New York City, NY, has the largest parade in the US, which is expected to have 2 million+ attendees this year! In New York, this parade has been taking place every year since 1762! It is much different than most parades in the fact that there are no floats, cars, or corporate sponsors; just marching, bagpipes, and the largest St. Patrick Day celebration in the country!

Boston, MA-With a population that is nearly 16% of Irish background – no wonder it is the oldest celebrated St. Patrick’s Day Parade in America…which it started in 1737. Boston brings in more than 500,000 parade goers and has more Irish pubs than any other city in America.

White House-Starting in 2009, Michelle Obama made the decision to dye the north and south lawn fountains green. It marked the first time that it had ever been done before, but it should not be a surprise. Michelle and Barack are from…Chicago!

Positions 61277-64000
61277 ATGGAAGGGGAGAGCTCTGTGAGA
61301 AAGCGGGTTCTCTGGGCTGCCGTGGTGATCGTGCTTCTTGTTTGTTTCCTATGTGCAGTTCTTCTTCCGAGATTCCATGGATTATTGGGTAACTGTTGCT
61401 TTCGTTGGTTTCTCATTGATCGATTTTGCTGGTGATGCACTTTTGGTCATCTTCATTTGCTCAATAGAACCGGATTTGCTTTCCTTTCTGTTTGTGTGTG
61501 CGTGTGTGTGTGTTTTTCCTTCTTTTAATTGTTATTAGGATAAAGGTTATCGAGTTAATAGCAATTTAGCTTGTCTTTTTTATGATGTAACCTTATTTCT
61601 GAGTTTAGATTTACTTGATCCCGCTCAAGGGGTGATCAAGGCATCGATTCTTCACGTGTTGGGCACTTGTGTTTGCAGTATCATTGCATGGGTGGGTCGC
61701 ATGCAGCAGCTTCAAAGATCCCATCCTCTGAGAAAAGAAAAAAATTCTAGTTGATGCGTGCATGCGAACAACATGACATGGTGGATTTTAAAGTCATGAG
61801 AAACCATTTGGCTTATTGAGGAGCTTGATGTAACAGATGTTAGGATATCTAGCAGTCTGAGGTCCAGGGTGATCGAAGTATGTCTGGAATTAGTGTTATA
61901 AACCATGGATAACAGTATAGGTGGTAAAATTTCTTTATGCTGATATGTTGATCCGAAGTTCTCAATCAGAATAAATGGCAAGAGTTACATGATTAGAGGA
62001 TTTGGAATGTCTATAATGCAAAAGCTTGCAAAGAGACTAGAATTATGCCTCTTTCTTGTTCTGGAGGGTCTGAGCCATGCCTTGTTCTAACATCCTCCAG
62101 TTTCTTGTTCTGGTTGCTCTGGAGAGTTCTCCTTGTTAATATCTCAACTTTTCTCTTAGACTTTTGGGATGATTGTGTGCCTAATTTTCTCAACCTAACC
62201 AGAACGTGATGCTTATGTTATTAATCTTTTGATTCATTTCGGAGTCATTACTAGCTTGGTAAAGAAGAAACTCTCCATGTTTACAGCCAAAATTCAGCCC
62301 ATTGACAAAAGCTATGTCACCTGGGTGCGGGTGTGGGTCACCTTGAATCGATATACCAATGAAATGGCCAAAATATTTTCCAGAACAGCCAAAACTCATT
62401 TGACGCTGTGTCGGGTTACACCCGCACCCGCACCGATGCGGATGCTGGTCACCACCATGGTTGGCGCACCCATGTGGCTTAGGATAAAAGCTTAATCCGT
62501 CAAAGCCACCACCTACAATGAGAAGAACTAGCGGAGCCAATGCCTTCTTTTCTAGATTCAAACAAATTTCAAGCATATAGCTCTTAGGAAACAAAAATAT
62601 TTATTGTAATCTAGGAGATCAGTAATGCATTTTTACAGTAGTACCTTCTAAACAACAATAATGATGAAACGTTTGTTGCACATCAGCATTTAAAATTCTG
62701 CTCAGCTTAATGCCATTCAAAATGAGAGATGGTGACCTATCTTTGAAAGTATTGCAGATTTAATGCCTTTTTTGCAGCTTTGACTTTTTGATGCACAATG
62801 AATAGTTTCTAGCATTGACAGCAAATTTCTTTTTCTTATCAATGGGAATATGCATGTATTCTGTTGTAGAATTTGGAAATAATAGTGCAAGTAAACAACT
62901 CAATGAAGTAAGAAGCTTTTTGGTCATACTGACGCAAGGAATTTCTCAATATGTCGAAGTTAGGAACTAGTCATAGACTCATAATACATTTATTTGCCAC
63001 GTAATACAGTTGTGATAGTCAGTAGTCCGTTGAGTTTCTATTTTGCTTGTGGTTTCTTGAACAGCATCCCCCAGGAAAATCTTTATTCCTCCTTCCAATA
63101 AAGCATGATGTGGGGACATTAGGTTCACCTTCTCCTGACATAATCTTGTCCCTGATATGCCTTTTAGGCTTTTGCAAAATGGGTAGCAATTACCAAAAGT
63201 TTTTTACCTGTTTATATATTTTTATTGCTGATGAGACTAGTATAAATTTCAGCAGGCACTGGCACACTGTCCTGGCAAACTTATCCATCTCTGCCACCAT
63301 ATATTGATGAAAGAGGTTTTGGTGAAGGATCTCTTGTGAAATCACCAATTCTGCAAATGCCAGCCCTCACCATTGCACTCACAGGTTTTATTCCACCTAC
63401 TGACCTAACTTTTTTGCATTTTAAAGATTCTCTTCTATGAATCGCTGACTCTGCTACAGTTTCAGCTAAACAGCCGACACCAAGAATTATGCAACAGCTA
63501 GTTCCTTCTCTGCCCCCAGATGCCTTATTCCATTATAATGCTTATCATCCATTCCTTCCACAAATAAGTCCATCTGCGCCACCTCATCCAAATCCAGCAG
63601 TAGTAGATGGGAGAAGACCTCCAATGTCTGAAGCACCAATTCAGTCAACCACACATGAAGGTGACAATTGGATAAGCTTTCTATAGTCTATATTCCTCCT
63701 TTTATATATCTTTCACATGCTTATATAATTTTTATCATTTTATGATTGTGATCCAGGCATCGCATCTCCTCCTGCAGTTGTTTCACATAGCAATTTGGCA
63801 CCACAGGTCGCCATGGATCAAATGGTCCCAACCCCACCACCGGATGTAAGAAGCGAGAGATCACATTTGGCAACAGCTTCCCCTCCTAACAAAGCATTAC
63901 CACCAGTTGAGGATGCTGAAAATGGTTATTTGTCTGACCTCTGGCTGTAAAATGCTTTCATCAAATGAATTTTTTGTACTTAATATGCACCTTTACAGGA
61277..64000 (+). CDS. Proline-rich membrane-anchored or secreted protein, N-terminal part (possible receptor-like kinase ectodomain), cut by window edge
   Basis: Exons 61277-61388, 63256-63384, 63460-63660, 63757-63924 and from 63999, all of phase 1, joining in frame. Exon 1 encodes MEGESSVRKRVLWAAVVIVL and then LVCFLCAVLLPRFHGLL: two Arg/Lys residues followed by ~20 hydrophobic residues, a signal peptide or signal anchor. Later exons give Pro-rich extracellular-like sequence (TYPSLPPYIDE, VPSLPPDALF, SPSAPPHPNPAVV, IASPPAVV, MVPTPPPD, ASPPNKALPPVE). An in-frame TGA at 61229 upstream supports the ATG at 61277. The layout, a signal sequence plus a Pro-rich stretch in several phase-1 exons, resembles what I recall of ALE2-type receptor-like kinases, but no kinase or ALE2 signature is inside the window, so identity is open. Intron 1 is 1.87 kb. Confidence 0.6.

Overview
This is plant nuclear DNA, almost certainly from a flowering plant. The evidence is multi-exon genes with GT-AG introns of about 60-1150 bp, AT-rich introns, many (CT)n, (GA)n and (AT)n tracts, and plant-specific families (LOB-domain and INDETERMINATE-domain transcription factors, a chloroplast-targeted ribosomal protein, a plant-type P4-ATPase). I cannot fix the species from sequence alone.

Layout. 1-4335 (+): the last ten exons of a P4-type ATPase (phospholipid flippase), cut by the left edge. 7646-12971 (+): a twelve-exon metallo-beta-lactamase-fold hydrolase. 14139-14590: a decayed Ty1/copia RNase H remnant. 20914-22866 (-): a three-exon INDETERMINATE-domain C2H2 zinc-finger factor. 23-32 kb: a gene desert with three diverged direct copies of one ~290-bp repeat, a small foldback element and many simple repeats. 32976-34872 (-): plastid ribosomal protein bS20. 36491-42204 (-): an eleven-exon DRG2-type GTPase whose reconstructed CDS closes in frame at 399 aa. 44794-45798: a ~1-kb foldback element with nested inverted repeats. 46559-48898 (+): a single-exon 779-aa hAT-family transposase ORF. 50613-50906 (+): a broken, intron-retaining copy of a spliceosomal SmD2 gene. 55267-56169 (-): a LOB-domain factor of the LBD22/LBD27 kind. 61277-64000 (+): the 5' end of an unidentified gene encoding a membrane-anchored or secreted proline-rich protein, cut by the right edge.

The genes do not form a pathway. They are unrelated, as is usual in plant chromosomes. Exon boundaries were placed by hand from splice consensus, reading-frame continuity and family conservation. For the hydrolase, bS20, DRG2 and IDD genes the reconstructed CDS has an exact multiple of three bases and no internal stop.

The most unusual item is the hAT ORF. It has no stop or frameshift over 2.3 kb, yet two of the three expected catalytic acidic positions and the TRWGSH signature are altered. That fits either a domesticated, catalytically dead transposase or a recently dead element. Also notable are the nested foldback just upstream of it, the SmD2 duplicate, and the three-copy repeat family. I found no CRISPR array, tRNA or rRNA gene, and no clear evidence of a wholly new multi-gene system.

St. Patrick’s Day is quickly approaching so grab your St. Paddy’s Day decorations, your green shirts, and celebrate the one day of the year that we are all part Irish. We here at FlagExpressions.com asks everyone to have a safe, exciting, and pinch-free day…even if it is a Wednesday! If you are in need of last-minute banner, you have hit the jackpot!